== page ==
You know the old saying, 'smile, for things could be worse'...
On September 4th, when the earth first shook and part of our blue brick wall fell down, we were smiling. After all, we'd just gone through a massive seismic event and only lost part of a wall. There were people worse off than us, in Darfield and Kaiapoi, as well as Christchurch, who'd lost their homes or had massive fissures in the front lawn. We were lucky, we counted our blessings and we marvelled at our collective good fortune to have come through as a region with no loss of life.
On September 11th, when the nice structural engineer told us that our house was unsafe to occupy, we were smiling. After all, we had insurance cover for things like this, so we decamped to a Riccarton Rd motel unit with two bedrooms and a spa bath, which saw the kids sharing a room for the first time in about 14 years. We spent the next week frantically clearing out the house before anyone came round to tell us we couldn't go in there at all. There were people worse off than us after all, people who had no chance at all to retrieve possessions because their homes just completely collapsed. We sorted & boxed, we stacked & packed & looked for a place to live.
In mid-September, when the lovely EQC inspector from Australia took less than 2 minutes to deliver his blunt assessment, we were still smiling. After all, even though the house was likely to be a write-off, we were making our way through the assessment process quickly which bode well for a quick resolution, a prompt payout and then plans for a new home.
On Boxing Day (December 26th), when the in-laws and the aftershocks arrived hand in hand, we were smiling. Sure, we lost power in the middle of cooking lunch but the ham was pre-cooked and the BBQ was pressed into service yet again. It sure gave the out-of-towners some interesting tales to share with the neighbours back home and in the end, lunch turned out just fine.
On February 22nd, when the smaller yet more violent & deadly quake hit C-city, we were smiling. Hubby was grinning despite having just been thrown around the MRI scanner - mainly thanks to the happy pills they'd given him beforehand. As we rocked and rolled through the next few days, we were smiling. Although there were some rather large cracks in the house we were living in, it still felt safe enough and we already had another rental lined up to move into. Across the road, people's houses were being condemned, their front yards slumping towards the silt-clogged stream-bed. We were doing ok, there were people much worse off than us, and we would soon be moving back into our home suburb, close to our broken blue house.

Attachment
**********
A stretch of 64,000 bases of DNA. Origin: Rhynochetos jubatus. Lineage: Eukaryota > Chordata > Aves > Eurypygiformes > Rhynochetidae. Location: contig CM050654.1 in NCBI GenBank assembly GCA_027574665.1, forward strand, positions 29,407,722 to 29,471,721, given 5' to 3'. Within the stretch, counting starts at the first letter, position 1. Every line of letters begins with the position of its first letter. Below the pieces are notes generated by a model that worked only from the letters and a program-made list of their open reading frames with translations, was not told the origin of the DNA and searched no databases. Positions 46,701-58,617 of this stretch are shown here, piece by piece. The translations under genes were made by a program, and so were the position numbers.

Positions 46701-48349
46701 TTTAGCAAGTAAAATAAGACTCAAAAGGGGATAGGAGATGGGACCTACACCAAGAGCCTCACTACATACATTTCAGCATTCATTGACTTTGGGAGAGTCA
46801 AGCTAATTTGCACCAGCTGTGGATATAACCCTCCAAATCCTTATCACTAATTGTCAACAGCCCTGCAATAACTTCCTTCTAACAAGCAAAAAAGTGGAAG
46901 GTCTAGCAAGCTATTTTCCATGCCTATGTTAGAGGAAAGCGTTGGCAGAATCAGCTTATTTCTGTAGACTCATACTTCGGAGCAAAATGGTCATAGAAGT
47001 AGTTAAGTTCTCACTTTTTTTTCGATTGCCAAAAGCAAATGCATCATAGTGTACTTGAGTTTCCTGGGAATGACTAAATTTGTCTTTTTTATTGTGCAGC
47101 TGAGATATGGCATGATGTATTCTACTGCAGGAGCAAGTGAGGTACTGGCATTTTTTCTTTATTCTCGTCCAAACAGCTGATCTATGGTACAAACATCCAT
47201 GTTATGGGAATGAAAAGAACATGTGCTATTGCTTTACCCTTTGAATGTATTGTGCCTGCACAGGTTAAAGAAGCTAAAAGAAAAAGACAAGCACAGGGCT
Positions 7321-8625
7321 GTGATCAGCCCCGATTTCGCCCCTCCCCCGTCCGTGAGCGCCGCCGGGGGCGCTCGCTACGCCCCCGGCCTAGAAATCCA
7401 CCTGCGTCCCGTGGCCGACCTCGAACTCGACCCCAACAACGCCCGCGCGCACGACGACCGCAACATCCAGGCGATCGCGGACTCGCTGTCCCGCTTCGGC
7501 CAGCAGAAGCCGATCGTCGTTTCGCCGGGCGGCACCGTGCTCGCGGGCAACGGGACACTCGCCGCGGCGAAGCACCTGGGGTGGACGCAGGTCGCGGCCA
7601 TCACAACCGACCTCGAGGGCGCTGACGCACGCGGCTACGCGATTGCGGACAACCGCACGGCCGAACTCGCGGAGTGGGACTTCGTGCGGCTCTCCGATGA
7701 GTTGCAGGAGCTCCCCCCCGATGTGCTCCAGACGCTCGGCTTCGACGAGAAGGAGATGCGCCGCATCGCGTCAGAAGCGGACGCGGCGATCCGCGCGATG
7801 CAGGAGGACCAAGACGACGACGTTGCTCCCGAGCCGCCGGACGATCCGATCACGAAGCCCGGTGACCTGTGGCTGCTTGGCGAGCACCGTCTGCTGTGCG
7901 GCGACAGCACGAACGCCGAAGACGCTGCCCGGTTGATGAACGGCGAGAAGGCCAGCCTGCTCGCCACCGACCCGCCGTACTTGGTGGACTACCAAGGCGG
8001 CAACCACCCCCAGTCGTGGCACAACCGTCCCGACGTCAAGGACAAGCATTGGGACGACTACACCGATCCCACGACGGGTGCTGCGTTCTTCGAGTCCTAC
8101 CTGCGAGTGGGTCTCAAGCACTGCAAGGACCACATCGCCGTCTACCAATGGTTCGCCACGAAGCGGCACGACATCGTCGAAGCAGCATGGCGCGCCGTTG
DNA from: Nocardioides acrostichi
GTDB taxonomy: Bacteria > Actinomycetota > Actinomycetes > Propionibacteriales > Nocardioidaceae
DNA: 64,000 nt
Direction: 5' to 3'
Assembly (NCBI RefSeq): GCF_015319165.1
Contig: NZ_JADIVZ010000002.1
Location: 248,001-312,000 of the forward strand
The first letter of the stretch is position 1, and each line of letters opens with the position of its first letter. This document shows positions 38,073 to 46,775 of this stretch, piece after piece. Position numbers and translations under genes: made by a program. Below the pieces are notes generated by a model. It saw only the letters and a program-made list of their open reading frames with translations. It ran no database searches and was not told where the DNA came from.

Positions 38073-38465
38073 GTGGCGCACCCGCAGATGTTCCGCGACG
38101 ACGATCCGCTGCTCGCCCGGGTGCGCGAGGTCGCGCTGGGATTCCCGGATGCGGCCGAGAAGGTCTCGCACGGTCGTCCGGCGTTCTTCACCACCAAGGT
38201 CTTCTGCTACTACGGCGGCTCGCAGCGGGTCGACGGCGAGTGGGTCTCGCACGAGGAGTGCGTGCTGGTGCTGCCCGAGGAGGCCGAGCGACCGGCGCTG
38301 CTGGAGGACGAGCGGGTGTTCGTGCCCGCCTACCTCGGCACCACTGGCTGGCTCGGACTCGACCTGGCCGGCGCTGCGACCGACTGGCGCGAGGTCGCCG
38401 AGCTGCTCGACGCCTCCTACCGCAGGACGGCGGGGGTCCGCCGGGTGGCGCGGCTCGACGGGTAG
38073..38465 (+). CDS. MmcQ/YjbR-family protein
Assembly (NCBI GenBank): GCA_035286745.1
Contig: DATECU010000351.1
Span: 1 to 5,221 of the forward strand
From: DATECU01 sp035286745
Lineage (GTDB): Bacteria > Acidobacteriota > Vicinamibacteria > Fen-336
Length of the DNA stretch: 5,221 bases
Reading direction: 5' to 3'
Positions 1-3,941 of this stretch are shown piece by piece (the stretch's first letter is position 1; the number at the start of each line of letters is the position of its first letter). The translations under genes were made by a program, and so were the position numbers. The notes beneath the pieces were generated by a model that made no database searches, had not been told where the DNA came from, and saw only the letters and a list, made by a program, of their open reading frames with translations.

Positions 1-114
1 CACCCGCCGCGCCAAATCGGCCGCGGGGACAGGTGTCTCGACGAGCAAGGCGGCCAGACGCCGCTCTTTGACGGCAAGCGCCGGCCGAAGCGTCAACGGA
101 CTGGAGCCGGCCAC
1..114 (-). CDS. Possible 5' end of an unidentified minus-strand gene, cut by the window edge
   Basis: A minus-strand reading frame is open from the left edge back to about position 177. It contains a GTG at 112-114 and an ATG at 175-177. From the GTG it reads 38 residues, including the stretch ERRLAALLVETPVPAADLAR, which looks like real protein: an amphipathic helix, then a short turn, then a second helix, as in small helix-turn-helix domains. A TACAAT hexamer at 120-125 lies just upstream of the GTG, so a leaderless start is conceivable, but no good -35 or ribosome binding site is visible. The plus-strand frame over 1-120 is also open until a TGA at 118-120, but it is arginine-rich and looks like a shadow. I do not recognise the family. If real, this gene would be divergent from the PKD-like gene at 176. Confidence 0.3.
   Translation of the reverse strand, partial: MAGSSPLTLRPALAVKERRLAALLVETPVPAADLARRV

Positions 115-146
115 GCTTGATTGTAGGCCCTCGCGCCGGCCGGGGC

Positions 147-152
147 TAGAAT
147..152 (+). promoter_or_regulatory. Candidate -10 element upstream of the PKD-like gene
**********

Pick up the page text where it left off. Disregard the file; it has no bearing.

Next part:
On Monday June 13th, when Vbase announced their proposed staffing changes, we were smiling. All six employees in hubby's department would be transferred across to the city council. There were many job cuts mooted but the future looked bright. Hubby was booked in for surgery that afternoon to fix his ruptured disc and would then be on the mend after months of pain and discomfort.
On Monday June 13th, when our fractured landscape bucked and heaved yet again, we were smiling. Although hubby's surgery got cancelled, the expected casualties from various collapsed buildings were less than feared and no-one died in the rubble this time round.
On Friday that same week, on the basis of new assessments done at AMI stadium, it was announced that two positions would be cut from hubby's department and all staff had to reapply for their jobs. Interviews were held and fingers crossed. We were still smiling, we felt pretty safe, there were people facing worse odds in this process - in some departments over half the positions had gone.
On Wednesday June 22nd, a phone call at lunchtime confirmed the worst. We regret to inform you blah blah blah... It was a very close decision yadda yadda yadda... We weren't smiling much that day. Sure, there are still people facing worse situations than us - people who are living in unlivable houses, without running water or working sewage, without insurance or facing massive losses in equity - but ya know, right now I'm just focused on my little patch. Tonight hubby finally has his surgery and - touch wood, spit, cross fingers - so far today there haven't been any major shakes. Not long to go. Please, just be quiet for a little while longer.
But after all this, will we stay?
We keep smiling, and lo & behold, things keep getting worse.
There are fewer reasons every week for us to stick around and fight through this.
One thing at a time however... the longest night has just begun.